From tech titans and Shark Tank contestants to execs seeking to back young people with compelling business ideas, Mill Valley is steeped in entrepreneurial spirit.

Entrepreneurship is imbued in Karen Goldberg, who has created myriad local brick-and-mortar businesses over the years, including the always popular Tamalpie and her more recent creation of The Warehouse, a consignment exchange at 444 Miller Ave., (just across the street from TamalPie).

Goldberg’s creativity never ceases. This week, they opened for lunch and “we really feel that doing grab and go is really missing on the street,” she says. 

“We’ll have slices and salads, quick and accessible at reasonable prices for the first week,” she says. It will all be “free.” Our hours are going to be lunch until it’s gone, and of course you can still sit down and order a glass of wine  and have your pizza alfresco and any of our favorite, but we wanted to fill a void on the street, which is slices, healthy salads, quickly – “Tpie On the Fly.”

477 Miller Avenue!

For those not already in the know, Goldberg’s current ventures come on the heels prior successes with Rustico restaurant in San Francisco’s Potrero Hill district. A native of Pittsburgh, Pa. who has lived in Mill Valley for more than 30 years, Goldberg closed Rustico in 1996 and then bought Annabelle’s, in the space that later became Vasco on Throckmorton Ave. at Bernard Street.

She then moved on to Tamalpie, the pizzeria and community gathering space she opened at 477 Miller Ave. in January 2012, a longtime Mill Valley staple that remains as popular as ever more than a decade later.

In 2014, Goldberg began a lengthy effort to renovate the space at 41 Throckmorton Ave., where Champagne was from 2002-2013 and where the legendary deli/cafe Sonapa Farms had been from 1959 to 1995 (with a Noah’s Bagels stint from 1998 to 2000 in between). She eventually garnered approval to open Playa. , before selling Playa to Real Restaurants which owns Mill Valley landmarks Buckeye Roadhouse and Bungalow 44 as well gems like PiccoBar Bocce and Bix.

While she was knee-deep in those efforts to renovate the Champagne space and open Playa, Goldberg took over the space at 34 Miller Ave. when Beth Setrakian moved her Beth’s Community Kitchen bakery and retail shop from 34 Miller Avenue to Bolinas, where she lives. In 2015, Goldberg opened a candy shop called Bon Bon before handing it off to Honeymoon Ice Cream before it eventually became home to Urban Remedy.

We’re out of breath just writing about all this nonstop creativity and deal-making, let alone actually doing it. And we’re not done yet.

Karen Goldberg.

In 2018, Goldberg opened a second Tamalpie location at 55 Tamal Vista Boulevard in Corte Madera, the former home of Brick & Bottle restaurant, and she got the green light for an expansion of Tamalpie in Mill Valley to include a new 465-square-foot private dining room. She later turned the second Tamalpie into Moseley’s Spirits and Sports, a venture with Tiburon resident and freestyle skiing legend Jonny Moseley that drew praise from the Marin IJ for both its menu its decor.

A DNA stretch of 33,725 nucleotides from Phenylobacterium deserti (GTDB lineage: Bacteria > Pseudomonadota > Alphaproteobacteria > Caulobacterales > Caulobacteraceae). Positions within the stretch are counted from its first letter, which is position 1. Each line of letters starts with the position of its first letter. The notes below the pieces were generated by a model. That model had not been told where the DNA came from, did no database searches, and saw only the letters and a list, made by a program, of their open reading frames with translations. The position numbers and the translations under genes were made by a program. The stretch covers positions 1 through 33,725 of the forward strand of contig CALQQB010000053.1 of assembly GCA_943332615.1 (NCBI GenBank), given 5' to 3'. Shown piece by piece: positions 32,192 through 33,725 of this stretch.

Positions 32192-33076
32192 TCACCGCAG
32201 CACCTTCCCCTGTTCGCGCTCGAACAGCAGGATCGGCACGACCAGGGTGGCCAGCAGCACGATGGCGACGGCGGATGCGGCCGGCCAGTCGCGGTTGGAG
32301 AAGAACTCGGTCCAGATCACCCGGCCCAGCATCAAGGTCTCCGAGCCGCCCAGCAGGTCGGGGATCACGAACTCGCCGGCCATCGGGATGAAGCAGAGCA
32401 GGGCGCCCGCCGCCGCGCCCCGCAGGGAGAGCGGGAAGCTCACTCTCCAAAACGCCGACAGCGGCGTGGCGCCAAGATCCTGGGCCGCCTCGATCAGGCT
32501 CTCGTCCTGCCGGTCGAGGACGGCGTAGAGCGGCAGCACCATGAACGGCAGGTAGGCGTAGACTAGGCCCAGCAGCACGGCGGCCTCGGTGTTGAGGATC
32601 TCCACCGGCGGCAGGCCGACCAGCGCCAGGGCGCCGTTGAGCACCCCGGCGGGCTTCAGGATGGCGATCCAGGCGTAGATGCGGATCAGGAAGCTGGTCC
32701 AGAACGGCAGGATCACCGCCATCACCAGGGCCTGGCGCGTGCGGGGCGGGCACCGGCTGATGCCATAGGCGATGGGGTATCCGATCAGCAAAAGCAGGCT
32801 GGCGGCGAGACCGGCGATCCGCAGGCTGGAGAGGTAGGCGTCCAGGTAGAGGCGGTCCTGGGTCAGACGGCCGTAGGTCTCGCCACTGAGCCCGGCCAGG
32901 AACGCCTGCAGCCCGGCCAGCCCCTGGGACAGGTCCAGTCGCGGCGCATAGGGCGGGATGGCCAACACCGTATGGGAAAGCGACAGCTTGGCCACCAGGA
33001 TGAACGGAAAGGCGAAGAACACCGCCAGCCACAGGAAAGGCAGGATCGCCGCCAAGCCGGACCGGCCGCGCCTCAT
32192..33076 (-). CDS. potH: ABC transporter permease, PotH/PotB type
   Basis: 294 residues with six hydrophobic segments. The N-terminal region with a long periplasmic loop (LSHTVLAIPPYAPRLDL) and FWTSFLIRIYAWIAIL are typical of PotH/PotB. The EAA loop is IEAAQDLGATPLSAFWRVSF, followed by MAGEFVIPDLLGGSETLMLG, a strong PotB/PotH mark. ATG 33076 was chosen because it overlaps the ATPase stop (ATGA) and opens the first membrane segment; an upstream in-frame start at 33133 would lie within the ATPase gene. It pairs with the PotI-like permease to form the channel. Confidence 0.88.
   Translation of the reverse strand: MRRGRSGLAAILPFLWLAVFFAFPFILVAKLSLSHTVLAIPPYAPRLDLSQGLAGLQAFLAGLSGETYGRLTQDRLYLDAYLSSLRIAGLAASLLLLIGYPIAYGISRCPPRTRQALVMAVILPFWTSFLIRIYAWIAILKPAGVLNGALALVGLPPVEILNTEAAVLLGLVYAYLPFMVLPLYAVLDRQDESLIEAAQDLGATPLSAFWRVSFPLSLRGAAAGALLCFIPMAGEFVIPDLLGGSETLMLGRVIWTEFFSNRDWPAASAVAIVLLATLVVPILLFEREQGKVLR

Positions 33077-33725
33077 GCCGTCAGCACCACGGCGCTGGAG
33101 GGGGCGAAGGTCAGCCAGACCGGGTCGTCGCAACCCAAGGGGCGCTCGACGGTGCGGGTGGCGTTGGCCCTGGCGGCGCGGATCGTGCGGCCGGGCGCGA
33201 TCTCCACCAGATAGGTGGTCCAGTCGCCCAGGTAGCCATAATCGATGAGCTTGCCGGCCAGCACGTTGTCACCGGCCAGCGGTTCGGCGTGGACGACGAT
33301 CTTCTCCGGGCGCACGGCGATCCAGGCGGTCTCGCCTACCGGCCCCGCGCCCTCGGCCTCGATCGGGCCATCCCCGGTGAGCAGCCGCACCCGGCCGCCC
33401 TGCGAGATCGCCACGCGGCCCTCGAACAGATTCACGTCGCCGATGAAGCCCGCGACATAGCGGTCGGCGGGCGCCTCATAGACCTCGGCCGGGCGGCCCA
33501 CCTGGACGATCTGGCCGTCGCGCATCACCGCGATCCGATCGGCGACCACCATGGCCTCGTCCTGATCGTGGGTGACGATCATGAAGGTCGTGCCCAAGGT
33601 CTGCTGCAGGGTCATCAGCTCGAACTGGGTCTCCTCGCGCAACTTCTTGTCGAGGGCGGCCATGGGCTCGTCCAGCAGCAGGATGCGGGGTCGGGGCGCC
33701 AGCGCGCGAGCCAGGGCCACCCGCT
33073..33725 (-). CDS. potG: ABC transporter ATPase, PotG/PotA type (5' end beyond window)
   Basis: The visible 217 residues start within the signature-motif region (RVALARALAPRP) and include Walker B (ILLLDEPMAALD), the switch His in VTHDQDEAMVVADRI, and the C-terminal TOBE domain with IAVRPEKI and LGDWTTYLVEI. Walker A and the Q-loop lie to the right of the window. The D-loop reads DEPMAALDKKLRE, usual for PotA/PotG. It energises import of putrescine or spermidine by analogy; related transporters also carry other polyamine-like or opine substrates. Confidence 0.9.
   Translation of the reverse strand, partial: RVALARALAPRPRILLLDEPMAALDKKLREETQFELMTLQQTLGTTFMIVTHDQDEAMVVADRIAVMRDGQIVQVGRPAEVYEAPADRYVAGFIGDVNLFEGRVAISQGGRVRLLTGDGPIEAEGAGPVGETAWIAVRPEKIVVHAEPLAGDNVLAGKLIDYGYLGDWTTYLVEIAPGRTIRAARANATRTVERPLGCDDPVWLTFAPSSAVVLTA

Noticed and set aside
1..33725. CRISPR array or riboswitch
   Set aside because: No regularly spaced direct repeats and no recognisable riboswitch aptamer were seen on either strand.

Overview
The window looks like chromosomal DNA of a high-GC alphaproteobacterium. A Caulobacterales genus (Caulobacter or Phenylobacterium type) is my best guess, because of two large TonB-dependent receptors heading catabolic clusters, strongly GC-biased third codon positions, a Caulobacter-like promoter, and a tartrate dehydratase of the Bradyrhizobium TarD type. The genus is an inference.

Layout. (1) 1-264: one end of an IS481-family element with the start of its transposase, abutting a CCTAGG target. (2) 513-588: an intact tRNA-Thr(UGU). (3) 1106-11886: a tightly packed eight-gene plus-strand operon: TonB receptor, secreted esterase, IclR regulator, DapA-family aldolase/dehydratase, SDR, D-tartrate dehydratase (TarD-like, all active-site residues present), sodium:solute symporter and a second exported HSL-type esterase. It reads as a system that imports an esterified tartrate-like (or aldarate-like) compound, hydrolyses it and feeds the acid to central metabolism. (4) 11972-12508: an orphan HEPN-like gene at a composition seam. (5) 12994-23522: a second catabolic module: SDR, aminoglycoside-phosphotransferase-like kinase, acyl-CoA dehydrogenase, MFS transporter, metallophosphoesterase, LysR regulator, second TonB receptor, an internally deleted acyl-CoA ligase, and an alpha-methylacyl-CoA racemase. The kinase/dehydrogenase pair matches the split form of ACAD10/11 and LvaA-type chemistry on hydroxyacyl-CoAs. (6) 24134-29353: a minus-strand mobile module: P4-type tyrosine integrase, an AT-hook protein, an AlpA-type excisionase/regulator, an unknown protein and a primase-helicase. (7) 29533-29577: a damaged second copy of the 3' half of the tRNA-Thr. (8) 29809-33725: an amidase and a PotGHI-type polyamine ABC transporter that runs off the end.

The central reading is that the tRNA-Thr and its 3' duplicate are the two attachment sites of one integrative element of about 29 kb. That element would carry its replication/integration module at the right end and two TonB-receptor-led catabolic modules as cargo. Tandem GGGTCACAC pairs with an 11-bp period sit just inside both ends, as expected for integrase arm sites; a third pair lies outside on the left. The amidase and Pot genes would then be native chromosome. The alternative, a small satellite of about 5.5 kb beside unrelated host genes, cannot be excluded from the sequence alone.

Wanting to stick closer to home while riding insane turbulence of the COVID-19 crisis, Goldberg closed the Corte Madera restaurant, freeing up her relentless entrepreneurial spirit to open The Warehouse, particularly with Tamalpie in Mill Valley seeing continued success.

“I love furniture design and building houses – those two things have always been my passion,” Goldberg says. “When I closed Moseley’s, I said to myself, ‘well, I’ve got to do something else, and I would love it to be close to Tamalpais. Now we’re right down the street from each other.”

Goldberg has emphasized the societal and environmental value of shops like hers, as inexpensive home goods made in low-wage overseas factories have flooded the U.S. in recent decades, a “convenience” that comes at a great environmental cost. “Building and shipping a single piece of furniture (Amazon, Target, Wayfair) emits an estimated 90 kilograms of carbon, the equivalent of flying a Boeing 747 for an hour,” she says. “And Americans throw out 12 million tons of furniture annually, up from 2 million tons in 1960, which clogs our landfills and wastes the wood, metal, plastic, and energy required to create it.”

The Warehouse’s arrival at the southeastern end of the commercial corridor on Miller comes as the block is experiencing a revitalization of sorts, with Leo Vassershteyn moving his popular Iron Lion Gym there and the continued popularity of the gem-laden Diamonds in the Rough.

“We’ve gotten so many people stopping by to check it out already,” Goldberg says, noting that the Warehouse has art, pillows, glassware, Mid-century modern furniture, collectible tables and much more.

“I really want this to be affordable and fun,” Goldberg says. “That table that you’re sick of looking at – we’ll buy it and give you store credit or cash credit.”


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